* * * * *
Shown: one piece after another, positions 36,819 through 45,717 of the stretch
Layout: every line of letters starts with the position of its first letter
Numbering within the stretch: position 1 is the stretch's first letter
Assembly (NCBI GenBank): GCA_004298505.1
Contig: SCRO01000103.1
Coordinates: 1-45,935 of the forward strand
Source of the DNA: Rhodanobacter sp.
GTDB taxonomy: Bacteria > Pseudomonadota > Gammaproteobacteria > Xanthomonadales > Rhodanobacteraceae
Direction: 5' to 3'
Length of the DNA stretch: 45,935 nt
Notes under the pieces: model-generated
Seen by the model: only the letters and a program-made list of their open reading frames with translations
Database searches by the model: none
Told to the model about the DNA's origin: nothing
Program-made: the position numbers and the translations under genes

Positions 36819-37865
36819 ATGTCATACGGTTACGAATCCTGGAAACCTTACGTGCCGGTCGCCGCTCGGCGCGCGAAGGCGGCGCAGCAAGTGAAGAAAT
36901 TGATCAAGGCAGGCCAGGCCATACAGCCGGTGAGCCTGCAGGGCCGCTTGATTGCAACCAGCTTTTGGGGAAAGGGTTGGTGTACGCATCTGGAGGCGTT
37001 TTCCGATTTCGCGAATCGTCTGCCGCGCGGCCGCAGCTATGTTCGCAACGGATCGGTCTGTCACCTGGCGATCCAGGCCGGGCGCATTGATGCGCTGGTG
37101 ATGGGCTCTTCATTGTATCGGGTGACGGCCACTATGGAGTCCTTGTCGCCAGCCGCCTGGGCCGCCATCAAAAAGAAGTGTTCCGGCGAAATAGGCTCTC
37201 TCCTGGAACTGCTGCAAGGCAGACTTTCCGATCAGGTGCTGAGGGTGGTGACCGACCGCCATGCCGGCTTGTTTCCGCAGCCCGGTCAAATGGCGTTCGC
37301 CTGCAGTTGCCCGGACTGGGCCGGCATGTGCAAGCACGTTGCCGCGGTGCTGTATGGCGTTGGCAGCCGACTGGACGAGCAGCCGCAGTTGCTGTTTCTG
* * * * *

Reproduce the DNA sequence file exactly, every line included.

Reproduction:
Shown: one piece after another, positions 36,819 through 45,717 of the stretch
Layout: every line of letters starts with the position of its first letter
Numbering within the stretch: position 1 is the stretch's first letter
Assembly (NCBI GenBank): GCA_004298505.1
Contig: SCRO01000103.1
Coordinates: 1-45,935 of the forward strand
Source of the DNA: Rhodanobacter sp.
GTDB taxonomy: Bacteria > Pseudomonadota > Gammaproteobacteria > Xanthomonadales > Rhodanobacteraceae
Direction: 5' to 3'
Length of the DNA stretch: 45,935 nt
Notes under the pieces: model-generated
Seen by the model: only the letters and a program-made list of their open reading frames with translations
Database searches by the model: none
Told to the model about the DNA's origin: nothing
Program-made: the position numbers and the translations under genes

Positions 36819-37865
36819 ATGTCATACGGTTACGAATCCTGGAAACCTTACGTGCCGGTCGCCGCTCGGCGCGCGAAGGCGGCGCAGCAAGTGAAGAAAT
36901 TGATCAAGGCAGGCCAGGCCATACAGCCGGTGAGCCTGCAGGGCCGCTTGATTGCAACCAGCTTTTGGGGAAAGGGTTGGTGTACGCATCTGGAGGCGTT
37001 TTCCGATTTCGCGAATCGTCTGCCGCGCGGCCGCAGCTATGTTCGCAACGGATCGGTCTGTCACCTGGCGATCCAGGCCGGGCGCATTGATGCGCTGGTG
37101 ATGGGCTCTTCATTGTATCGGGTGACGGCCACTATGGAGTCCTTGTCGCCAGCCGCCTGGGCCGCCATCAAAAAGAAGTGTTCCGGCGAAATAGGCTCTC
37201 TCCTGGAACTGCTGCAAGGCAGACTTTCCGATCAGGTGCTGAGGGTGGTGACCGACCGCCATGCCGGCTTGTTTCCGCAGCCCGGTCAAATGGCGTTCGC
37301 CTGCAGTTGCCCGGACTGGGCCGGCATGTGCAAGCACGTTGCCGCGGTGCTGTATGGCGTTGGCAGCCGACTGGACGAGCAGCCGCAGTTGCTGTTTCTG